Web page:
It’s a name that was floating around in my world in the early 90’s, but in truth, I hadn’t really investigated Nick Drake in any depth. Then I ended up sharing an office with a fella called Vinny whose mum was an old hippy and who had amassed a fantastic English Folk record collection. Through listening to Vinny’s stories and his name checks on the artists within his mum’s collection, I picked up on the likes of The Incredible String Band, Vashti Bunyan, and Jon Martyn and finally found out more on Drake.
In some ways, it is a tragic tale of a musical genius, and I don’t use that word lightly, ending up in a world that he wasn’t really cut out for. Namely the record business and its expectations of live performances, which were, of course, essential for spreading a word on a performer and furthering a career.
From the words often used in association with the Drake of the late 60s/early 70s, ‘fragile’ ‘sensitive’ and ‘withdrawn’, you just guessed perhaps that rough and tumble and on occasions cutthroat world wasn’t meant for him.
Before too long, I had bought the albums ‘Five Leaves Left’ (named after the ‘warning ‘message in a packet of Rizla tobacco papers), ‘Bryter Later’ and ‘Pink Moon’ and had read the biography on him by Patrick Humphries and so immersed myself in his ultimately brief, but oh so beautiful legacy.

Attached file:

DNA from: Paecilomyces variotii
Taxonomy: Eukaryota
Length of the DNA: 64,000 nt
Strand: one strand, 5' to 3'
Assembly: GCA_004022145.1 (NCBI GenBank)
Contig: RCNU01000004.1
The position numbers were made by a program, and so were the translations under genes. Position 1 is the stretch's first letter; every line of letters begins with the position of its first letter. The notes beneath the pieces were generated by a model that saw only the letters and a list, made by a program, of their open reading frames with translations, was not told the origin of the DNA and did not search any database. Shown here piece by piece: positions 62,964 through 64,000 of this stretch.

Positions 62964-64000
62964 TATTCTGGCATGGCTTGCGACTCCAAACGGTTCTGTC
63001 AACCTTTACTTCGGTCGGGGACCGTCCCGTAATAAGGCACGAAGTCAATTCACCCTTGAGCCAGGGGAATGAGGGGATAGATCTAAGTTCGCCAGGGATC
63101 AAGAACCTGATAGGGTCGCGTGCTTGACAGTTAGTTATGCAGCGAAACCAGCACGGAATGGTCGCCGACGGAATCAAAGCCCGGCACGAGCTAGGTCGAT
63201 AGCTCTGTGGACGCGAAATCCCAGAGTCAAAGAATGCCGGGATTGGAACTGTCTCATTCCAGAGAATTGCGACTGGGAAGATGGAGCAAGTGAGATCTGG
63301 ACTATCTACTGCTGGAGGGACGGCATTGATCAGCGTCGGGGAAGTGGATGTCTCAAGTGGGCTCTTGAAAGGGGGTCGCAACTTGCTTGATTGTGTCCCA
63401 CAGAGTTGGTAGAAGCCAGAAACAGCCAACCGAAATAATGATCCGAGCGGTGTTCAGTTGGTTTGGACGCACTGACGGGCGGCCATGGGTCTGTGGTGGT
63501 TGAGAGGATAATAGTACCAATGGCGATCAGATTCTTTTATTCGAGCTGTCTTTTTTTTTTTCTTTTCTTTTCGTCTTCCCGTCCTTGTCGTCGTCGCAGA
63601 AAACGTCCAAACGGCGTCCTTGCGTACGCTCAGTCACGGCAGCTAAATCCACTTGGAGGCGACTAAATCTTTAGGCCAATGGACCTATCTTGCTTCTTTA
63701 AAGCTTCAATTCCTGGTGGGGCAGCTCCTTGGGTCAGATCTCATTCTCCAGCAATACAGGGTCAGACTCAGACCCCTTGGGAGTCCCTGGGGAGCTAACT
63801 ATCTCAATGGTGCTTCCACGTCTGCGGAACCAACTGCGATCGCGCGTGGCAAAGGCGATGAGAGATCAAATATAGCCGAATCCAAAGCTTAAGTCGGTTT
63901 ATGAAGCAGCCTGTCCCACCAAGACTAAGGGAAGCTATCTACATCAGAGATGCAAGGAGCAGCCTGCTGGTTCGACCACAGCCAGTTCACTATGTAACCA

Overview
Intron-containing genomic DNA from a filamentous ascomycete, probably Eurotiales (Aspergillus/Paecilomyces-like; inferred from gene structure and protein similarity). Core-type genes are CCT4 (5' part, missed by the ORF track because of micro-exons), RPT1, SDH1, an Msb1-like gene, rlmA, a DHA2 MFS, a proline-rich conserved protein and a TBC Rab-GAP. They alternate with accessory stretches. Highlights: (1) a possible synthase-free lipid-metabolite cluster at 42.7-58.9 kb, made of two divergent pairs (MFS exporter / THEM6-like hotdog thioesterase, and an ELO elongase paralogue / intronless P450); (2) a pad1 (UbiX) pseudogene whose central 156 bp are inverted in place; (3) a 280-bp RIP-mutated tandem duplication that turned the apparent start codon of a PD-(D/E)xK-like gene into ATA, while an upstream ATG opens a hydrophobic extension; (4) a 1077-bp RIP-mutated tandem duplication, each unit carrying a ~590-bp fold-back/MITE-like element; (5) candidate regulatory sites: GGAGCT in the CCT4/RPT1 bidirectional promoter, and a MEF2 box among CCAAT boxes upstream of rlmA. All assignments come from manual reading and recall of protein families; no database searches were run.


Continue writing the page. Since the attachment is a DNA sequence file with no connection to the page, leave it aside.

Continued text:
‘Fruit tree, fruit tree, no one knows you but the rain and the air
Don’t you worry, they’ll stand and stare when you’re gone.’
Nick Drake was born in Burma in 1948. Burma because his folks had been out working there since the 1930s, before returning in 1950 to live in Tamworth in Arden, just south of Birmingham.
His mother Molly was a keen musician herself and Nick learnt the piano as a child and composed from an early age. Prep school where he was head boy, lead to Marlborough College where he was a keen and accomplished athlete, Drake would grow to an impressive 6ft 3 inches.
His studies were soon taking a back seat in favour of his love of music however. He picked up his first Levin acoustic guitar in 1965 and was soon developing his fingerpicking and open tuning technique. He attended Cambridge on a scholarship to study English Literature, after first spending six months at the University of Aix- Marseille. There he was a familiar sight around the town busking to earn extra money.
The early signs of his natural withdrawn demeanour were in evidence at Cambridge. It is said he spent a great deal of time in his room, smoking dope and just absorbing himself in music, either by listening or playing.
In 1967, Drake met Robert Kirby who would later go on to arrange strings and woodwind for Drake’s early two albums. Not long after that Nick was performing live in small clubs and coffee houses and picking up the occasional decent support slot. Introduced to the producer Joe Boyd, an American who had a fine reputation of breaking folk acts into the mainstream, through a licensing deal for his Witchseason label with Island records.
Upon hearing a demo from Drake, Boyd signed him up.